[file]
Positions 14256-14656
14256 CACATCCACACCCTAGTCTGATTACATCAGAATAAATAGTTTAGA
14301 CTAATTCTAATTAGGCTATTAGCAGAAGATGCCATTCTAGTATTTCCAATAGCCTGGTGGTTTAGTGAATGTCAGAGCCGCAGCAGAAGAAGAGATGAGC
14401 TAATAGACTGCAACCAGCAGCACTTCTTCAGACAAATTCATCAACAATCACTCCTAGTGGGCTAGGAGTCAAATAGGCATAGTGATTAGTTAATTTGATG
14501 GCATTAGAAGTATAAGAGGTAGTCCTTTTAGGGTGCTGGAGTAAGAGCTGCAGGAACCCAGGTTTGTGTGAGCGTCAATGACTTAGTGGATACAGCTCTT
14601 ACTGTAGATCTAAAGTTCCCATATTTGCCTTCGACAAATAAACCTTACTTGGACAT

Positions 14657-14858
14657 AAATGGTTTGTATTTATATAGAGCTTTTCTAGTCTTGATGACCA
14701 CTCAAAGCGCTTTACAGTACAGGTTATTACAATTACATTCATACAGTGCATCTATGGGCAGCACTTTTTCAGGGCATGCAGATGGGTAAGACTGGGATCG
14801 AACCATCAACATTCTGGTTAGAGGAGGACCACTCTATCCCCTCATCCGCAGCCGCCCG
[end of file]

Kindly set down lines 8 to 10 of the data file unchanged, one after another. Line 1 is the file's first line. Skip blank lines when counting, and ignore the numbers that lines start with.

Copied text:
14657 AAATGGTTTGTATTTATATAGAGCTTTTCTAGTCTTGATGACCA
14701 CTCAAAGCGCTTTACAGTACAGGTTATTACAATTACATTCATACAGTGCATCTATGGGCAGCACTTTTTCAGGGCATGCAGATGGGTAAGACTGGGATCG
14801 AACCATCAACATTCTGGTTAGAGGAGGACCACTCTATCCCCTCATCCGCAGCCGCCCG